EU set to open delegation in Myanmar

U Thein Sein, president of Myanmar shakes hands with Catherine Ashton, EU high representative for foreign affairs and security policy and European Commission vice president. The latter visited the country in April 2012, where she opened the new office of the EU delegation to Burma/Myanmar. Photo by: Joan Manuel Baliellas / EU

The European Union intends to establish a full delegation, which oversees EU aid, in Myanmar this year, broadening a plan announced more than a year ago and signaling normalization of ties between the two.

The announcement Thursday (Jan. 17) by Catherine Ashton, EU high representative for foreign affairs and security policy and European Commission vice president, came days before the Myanmarese government hosts the First Myanmar Development Cooperation Forum in Naypyidaw.

At the Jan. 19-20 gathering, the government and its development partners are expected to adopt the Naypyidaw Accord for Effective Development Cooperation, a set of commitments involving country-specific actions that are “clear, measurable and monitorable.”

“The European Union has followed and welcomed the historic changes in Burma/Myanmar and we encourage the country to continue in its wide-ranging reforms,” Ashton said in a statement. “The opening of a delegation in Yangon will allow the EU to step up its dialogue and cooperation with national authorities and other stakeholders with a view to contributing to the country’s economic, political and social development.”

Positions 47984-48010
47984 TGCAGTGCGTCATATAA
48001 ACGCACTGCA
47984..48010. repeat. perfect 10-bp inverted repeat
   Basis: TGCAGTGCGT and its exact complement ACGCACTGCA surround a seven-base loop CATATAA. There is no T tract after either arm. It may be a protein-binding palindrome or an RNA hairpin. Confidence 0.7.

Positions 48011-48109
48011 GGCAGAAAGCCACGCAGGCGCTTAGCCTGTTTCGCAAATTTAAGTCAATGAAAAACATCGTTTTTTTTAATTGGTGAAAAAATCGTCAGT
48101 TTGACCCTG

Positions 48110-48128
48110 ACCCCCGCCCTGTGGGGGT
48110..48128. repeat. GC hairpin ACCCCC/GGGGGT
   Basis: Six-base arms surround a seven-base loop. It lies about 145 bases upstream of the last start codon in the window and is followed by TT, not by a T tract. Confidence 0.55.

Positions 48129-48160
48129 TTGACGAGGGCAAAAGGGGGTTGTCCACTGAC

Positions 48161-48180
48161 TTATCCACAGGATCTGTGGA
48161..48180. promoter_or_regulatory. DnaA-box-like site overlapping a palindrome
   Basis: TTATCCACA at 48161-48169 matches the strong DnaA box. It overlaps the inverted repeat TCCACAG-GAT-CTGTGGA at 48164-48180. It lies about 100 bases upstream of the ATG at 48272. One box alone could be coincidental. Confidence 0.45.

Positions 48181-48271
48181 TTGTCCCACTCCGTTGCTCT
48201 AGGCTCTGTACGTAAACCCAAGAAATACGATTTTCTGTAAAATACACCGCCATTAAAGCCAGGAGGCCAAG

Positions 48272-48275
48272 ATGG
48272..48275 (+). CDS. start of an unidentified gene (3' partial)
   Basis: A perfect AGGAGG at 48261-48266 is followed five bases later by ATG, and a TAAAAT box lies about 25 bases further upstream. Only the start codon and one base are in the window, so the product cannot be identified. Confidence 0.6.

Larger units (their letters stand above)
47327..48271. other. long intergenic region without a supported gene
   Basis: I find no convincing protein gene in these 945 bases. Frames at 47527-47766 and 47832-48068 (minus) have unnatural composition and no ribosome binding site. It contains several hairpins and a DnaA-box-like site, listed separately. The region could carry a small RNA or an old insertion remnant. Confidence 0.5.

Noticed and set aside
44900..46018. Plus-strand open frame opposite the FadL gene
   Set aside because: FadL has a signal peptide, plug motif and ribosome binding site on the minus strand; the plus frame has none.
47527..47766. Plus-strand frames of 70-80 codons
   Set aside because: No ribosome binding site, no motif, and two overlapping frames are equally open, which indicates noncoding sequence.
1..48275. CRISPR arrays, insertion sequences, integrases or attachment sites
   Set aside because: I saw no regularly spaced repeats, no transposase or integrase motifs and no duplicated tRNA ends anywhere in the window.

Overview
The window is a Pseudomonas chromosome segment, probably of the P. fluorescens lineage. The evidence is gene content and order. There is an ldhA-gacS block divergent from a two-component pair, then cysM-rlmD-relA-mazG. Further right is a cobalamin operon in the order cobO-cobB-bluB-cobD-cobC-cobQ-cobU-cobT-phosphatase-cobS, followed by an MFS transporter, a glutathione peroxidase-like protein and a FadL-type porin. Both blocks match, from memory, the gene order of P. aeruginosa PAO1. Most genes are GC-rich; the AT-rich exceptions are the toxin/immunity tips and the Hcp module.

Read more:

Read more development aid news online, and subscribe to The Development Newswire to receive top international development headlines from the world’s leading donors, news sources and opinion leaders — emailed to you FREE every business day.

About the author

  • Eliza Villarino

    Eliza Villarino currently manages one of today’s leading publications on humanitarian aid, global health and international development, the weekly GDB. At Devex, she has helped grow a global newsroom, with talented journalists from major development hubs such as Washington, D.C, London and Brussels. She regularly writes about innovations in global development.